WILLO TALK: Andy Murray – the Scot’s a true Brit

Great Britain's Andy Murray in action against Germany's Benjamin Becker during day one of the Wimbledon Championships at The All England Lawn Tennis and Croquet Club, Wimbledon. PRESS ASSOCIATION Photo. Picture date: Monday June 24, 2013. See PA story TENNIS Wimbledon. Photo credit should read: Adam Davy/PA Wire. RESTRICTIONS: Editorial use only. No commercial use. No video emulation. No use with any unofficial third party logos.
Great Britain's Andy Murray in action against Germany's Benjamin Becker during day one of the Wimbledon Championships at The All England Lawn Tennis and Croquet Club, Wimbledon. PRESS ASSOCIATION Photo. Picture date: Monday June 24, 2013. See PA story TENNIS Wimbledon. Photo credit should read: Adam Davy/PA Wire. RESTRICTIONS: Editorial use only. No commercial use. No video emulation. No use with any unofficial third party logos.

WE’VE had some canny dust-ups with the Jocks over the years.

It was this week in 1314 that the Battle of Bannockburn took place.

I’m not really clued up on that one, it was never really mentioned much in my history lessons.

But according to Google, it got underway on June 24 and lasted a couple of days before the Jocks chased our lads back over the border.

Our neighbours still regale in that victory to this day, and mention it when they sing Flower of Scotland before football games or after a skinful of beer.

Fast forward through history and we’ve had a few more ding-dongs with the Scots, though recent form suggests we’ve got the upper hand.

I remember Gazza sending the Tartan Army home from Wembley back in 1996 with their tails between their legs, and also recall the Jocks having to play the proud American Mel Gibson as a ringer in Braveheart after finding out Sean Connery was busy.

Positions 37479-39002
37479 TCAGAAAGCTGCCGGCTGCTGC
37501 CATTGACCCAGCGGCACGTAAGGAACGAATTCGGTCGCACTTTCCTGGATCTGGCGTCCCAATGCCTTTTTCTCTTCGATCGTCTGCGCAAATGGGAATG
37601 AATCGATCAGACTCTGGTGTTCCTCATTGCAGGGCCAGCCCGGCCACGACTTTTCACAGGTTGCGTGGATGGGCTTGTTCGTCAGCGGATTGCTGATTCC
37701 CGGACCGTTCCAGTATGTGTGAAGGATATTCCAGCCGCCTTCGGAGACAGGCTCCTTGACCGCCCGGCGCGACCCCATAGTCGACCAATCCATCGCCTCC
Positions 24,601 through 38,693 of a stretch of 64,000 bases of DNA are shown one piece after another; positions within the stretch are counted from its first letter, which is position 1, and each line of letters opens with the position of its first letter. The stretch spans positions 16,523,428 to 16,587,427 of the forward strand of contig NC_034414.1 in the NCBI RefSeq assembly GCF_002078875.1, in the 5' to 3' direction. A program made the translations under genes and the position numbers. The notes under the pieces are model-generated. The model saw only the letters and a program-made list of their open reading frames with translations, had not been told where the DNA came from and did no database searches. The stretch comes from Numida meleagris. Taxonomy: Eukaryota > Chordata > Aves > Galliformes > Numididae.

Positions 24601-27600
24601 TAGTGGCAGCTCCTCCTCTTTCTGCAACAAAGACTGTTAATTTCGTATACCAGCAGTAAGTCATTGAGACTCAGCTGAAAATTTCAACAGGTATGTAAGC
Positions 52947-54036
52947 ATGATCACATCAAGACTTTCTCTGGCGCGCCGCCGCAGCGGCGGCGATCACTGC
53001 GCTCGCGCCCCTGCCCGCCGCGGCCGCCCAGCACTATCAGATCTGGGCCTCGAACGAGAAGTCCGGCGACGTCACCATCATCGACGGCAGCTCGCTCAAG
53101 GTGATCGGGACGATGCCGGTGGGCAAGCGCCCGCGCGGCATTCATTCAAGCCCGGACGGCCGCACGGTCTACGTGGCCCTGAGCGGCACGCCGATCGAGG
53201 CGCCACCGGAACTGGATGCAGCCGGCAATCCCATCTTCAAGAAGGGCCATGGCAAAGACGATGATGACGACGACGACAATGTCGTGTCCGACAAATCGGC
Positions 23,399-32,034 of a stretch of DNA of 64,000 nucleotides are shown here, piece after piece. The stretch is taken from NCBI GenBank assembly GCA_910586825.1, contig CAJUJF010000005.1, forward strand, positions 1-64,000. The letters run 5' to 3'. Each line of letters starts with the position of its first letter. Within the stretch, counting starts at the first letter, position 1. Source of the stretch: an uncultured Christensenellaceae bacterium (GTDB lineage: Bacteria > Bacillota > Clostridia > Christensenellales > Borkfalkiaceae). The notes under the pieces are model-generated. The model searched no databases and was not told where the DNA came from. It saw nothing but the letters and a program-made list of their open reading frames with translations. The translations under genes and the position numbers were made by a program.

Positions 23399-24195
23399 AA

Those two instances apart, the rivalry isn’t as strong as it used to be.

We can go up there on holiday without getting any chew and they’re more than welcome to come down here and enjoy our holiday hotspots like Blackpool any time they want.

As long as they don’t bring those dodgy Scottish tenners.

Anyway, on the anniversary of Bannockburn, wouldn’t it be nice if we could forget all about our cross-border rivalry for a fortnight or so?

Let’s stretch the hand of friendship over Hadrian’s Wall and all unite as one to get behind our boy Andy Murray at Wimbledon.

After years of being let down by Tim Henman and to a lesser extent the Canadian Greg Rusedski, surely this is the year Murray can end the British jinx and lift the famous trophy before a jubilant crowd on Centre Court a week on Sunday.

He warmed all of our hearts with a display of True Brit Grit to win gold in the Olympics and he filled us with a sense of British pride when he won his first Grand Slam at the US Open.

The bookies aren’t often wrong and they reckon Murray is one of the favourites to win in South London if he gets the luck of the draw.

I’m as patriotic as they come, but it would make me even more proud to be British if our lad gets the glory.

However, I’m telling you now if he gets beat off some big-serving Thai ladyboy ranked 483rd in the world in the early rounds then Scotland are welcome to him.